The most important question any science teacher should ask themself – because if we don’t have a good answer, what are we doing in the classroom? I heard about this after listening to the Guardian’s Science Weekly podcast. Alom Shaha, a science teacher and film-maker, went into the pod to promote and discuss his project: “Why is Science Important?”
Or if your connection can’t hack it, it’s broken into chunks here:
So… Why is Science important?
I heard about this series on BBC 4 when listening to the Guardian Science Weekly podcast recently. They had the presenter and physicist, Jim Al-Khalili, on the show talking about some of the great discoveries and advances made in the Islamic world between the 8th and 14th Centuries.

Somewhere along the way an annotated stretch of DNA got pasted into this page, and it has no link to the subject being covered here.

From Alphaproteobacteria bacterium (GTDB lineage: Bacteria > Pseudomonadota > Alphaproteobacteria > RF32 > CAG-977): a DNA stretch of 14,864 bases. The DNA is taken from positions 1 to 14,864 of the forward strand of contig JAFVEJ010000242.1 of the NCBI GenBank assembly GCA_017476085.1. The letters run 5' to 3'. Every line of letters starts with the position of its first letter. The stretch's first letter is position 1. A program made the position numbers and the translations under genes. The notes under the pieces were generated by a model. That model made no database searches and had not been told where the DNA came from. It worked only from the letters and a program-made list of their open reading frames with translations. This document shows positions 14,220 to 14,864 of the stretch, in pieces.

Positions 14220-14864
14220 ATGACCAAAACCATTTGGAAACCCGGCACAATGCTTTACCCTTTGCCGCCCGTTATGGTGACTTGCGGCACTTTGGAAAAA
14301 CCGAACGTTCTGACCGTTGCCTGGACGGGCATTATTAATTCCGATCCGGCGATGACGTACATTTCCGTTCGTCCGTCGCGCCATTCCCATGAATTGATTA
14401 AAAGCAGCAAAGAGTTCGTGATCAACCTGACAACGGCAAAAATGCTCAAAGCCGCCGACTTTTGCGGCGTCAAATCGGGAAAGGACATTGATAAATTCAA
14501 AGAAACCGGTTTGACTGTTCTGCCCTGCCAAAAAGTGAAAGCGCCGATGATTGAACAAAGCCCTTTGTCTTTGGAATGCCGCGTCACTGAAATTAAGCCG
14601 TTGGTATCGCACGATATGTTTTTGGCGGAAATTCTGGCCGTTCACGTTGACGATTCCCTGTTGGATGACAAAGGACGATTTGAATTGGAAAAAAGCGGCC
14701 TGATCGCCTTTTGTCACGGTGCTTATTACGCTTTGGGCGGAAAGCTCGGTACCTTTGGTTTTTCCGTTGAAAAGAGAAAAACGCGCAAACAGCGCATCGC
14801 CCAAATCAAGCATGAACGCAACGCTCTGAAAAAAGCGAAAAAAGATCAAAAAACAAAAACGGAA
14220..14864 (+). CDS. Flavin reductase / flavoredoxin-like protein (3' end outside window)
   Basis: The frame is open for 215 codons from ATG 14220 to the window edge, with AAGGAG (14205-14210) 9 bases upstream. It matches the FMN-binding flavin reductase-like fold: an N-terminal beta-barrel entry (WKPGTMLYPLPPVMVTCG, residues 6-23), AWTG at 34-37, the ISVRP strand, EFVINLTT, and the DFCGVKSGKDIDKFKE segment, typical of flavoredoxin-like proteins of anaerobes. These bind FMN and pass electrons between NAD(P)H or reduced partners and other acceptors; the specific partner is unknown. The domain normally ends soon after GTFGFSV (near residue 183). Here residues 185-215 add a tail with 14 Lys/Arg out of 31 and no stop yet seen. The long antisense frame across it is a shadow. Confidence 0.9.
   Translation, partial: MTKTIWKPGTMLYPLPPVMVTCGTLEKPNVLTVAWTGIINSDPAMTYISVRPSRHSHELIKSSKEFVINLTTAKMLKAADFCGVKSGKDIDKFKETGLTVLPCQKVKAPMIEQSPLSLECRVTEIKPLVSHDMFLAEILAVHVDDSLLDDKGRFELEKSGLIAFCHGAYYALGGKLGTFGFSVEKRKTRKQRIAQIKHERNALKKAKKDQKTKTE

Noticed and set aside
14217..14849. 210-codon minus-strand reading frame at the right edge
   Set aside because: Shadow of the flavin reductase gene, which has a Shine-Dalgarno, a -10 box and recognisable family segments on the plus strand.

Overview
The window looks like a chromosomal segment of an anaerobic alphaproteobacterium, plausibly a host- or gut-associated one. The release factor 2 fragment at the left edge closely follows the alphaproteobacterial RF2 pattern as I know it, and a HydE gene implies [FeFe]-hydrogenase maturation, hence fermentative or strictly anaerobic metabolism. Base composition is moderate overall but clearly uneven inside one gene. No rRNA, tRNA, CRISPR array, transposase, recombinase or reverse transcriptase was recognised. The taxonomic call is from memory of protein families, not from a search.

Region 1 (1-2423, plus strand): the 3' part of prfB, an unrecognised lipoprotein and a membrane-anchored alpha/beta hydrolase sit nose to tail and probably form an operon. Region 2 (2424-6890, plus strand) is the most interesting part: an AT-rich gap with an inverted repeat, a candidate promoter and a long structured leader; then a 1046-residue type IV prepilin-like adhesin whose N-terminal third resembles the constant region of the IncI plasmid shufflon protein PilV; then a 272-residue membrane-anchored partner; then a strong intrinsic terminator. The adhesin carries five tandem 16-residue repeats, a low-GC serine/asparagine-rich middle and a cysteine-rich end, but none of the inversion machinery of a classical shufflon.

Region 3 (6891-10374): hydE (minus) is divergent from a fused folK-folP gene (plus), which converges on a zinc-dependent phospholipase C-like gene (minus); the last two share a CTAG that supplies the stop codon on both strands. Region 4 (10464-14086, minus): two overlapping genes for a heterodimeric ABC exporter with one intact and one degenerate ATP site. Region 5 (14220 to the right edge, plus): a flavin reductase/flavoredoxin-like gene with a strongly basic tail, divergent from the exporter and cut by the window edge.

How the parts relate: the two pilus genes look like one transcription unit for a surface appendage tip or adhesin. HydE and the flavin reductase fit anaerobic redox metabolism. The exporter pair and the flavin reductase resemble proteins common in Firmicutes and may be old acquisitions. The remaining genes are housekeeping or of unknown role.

Think about it this way – if it has an ‘al’ at the beginning, there’s a fair bet that it was discovered, invented or pushed forward in the Islamic world: algebra, algorithms, alkali, alcohol…
Alhazen (Ibn al-Haythem) is considered one of the founders of the scientific method which we still use today – a good scientist formulates a hypothesis and devises a method to prove it wrong. In this way, we know if a scientific idea stands up to testing. If not, we need to revise the hypothesis and test again.
You can see the official BBC page for the programme here, but the video may no longer be available to download. Alternatively, pick up the episodes (broken into parts), from YouTube:
1: The Language of Science
2: The Empire of Reason
3: The Power of Doubt
To find out more about Science and the Islamic world, try some of these resources: